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How Is Oil Formed

Oil is one of the most valuable resources on the planet because of our use of it in our cars, homes and a variety of other products. On average, we use over 19 million barrels of oil a day in the United States. With as much oil as we use every year, it’s important to understand the process of making it, so we can use it in a sustainable manner.

how oil is formed

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What Is Oil?

Oil is defined as a fossil fuel that’s made from carbon and hydrogen. It takes a very long time and very specific circumstances for oil to form, and most of the oil that we use today started forming millions of years ago.

Roughly 10 percent of the oil that’s harvested today was formed during the Paleozoic age, which fell between 541 and 252 million years ago. Most of it formed during the Mesozoic era, which happened between 252 and 66 million years ago. The final 20 percent formed during the Cenozoic age, roughly 65 million years ago.

How Is It Formed?

How is oil actually formed? It starts with ancient shallow oceans and the microscopic organic matter that called those oceans home — phytoplankton, zooplankton and algae in addition to the bacteria that thrived in those warm shallow waters. As the organisms died, they floated to the bottom of the ocean and mixed with the clay-like material that made up the river and ocean beds of the era.

This organic-rich mud envelops the dead organic matter, preventing it from decomposing. As millions of years pass, this mud layer is compressed and becomes sedimentary rock. The organic material becomes what is known as organic shale.

If the shale is deep enough, between one and 2.5 miles below the surface of the earth, it starts to get warmer and experience additional pressure. The pressure turns the organic shale into oil shale, also known as kerogen. This stage is where it gets a little bit tricky. At temperatures between 90 and 160 degrees Celsius, the kerogen turns into oil and natural gas. At any temperatures higher than 160, only natural gas or graphite is formed.

This temperature range is known as the oil window. Oil will escape from the oil shale and rise toward the water above, creating a reservoir. This situation is what prospectors are looking for when searching for new areas to drill — reservoirs that can be tapped into safely without damaging the environment.

How Do We Get It?

If a prospector finds a sealed reservoir, they can drill into it and place pipes into the reservoir to draw the oil up to the surface where it can be transported to a refinery for processing. Earthquakes and other geological changes can bring these deposits closer to the surface, making it easier for us to access the oil.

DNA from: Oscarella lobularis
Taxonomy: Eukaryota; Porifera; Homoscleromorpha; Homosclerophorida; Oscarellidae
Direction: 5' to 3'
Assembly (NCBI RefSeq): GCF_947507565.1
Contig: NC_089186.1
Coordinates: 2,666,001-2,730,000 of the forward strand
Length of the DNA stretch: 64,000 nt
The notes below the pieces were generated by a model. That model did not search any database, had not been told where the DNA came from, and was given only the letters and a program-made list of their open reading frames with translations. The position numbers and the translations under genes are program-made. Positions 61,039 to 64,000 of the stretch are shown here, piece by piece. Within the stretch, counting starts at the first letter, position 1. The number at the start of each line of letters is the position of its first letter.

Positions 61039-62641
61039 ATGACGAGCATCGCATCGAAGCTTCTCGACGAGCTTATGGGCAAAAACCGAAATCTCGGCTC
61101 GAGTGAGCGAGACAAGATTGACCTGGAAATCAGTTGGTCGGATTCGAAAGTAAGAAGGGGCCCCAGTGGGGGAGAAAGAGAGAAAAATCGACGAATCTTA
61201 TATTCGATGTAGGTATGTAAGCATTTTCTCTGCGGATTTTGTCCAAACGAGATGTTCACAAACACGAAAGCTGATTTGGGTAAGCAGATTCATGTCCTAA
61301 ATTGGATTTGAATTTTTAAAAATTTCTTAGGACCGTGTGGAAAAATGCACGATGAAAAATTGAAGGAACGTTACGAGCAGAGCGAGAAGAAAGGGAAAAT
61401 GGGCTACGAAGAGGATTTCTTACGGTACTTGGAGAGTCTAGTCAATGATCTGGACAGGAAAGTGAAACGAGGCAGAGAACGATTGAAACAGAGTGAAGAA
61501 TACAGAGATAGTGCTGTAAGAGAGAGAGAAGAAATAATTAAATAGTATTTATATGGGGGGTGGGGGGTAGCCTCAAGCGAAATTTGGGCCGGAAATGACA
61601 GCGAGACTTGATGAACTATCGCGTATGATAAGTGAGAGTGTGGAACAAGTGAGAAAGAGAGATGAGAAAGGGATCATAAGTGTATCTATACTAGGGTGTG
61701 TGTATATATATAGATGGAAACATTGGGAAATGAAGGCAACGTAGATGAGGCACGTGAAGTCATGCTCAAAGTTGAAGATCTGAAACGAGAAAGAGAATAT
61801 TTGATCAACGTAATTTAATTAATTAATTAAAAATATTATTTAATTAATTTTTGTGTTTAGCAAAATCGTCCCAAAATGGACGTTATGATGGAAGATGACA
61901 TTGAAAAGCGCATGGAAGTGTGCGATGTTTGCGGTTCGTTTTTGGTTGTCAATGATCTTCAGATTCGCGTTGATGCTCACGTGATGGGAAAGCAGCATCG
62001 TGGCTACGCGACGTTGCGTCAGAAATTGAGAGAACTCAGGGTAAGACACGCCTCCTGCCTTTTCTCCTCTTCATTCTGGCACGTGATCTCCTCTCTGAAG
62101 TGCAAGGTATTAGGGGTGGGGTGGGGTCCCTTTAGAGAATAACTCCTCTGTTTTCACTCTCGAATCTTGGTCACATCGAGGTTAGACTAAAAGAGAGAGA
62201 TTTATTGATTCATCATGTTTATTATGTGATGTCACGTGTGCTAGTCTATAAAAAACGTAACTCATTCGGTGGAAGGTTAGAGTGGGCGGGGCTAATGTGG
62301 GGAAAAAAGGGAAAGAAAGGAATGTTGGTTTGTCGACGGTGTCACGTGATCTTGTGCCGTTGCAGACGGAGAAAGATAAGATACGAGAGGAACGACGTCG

How Do We Use It?

While you might just think of oil as gasoline for your car, we use it in a variety of other products. Crude oil is a primary component in petrochemical feedstocks, which are used to make plastics. It’s also the main component in a number of different fuels, including kerosene, jet fuel and aviation gasoline.

It's even under your tires when you drive — petroleum is a primary component in the asphalt and road oil that’s used to create the roads and highways that crisscross the landscape.

Is There Enough Oil to Last Us Forever?

If oil is constantly being formed by the heat and pressure of the earth's mantle, is there enough oil to last us forever?

The short answer is no. We're quickly using up all the accessible oil in the planet's crust, and it will take millions of years for more to form. As it stands, we'll probably run out of oil sometime in the next century, which means that it’s up to us to conserve the oil that we have left. Using less gasoline, which has a lower energy content than other types of fuel, such as heating oil, and also accounts for nearly half of our oil usage, is a good place to start.

As a species, we need to start using oil more responsibly. The planet might be making more of it, but our world isn’t getting any smaller.

To work with an oil company that operates with integrity and reliability, contact Smart Touch Energy. We are pleased to service Pennsylvania, Connecticut, Massachusetts, Delaware, Maine, Maryland, New Hampshire, New Jersey, New York, Rhode Island, and Vermont.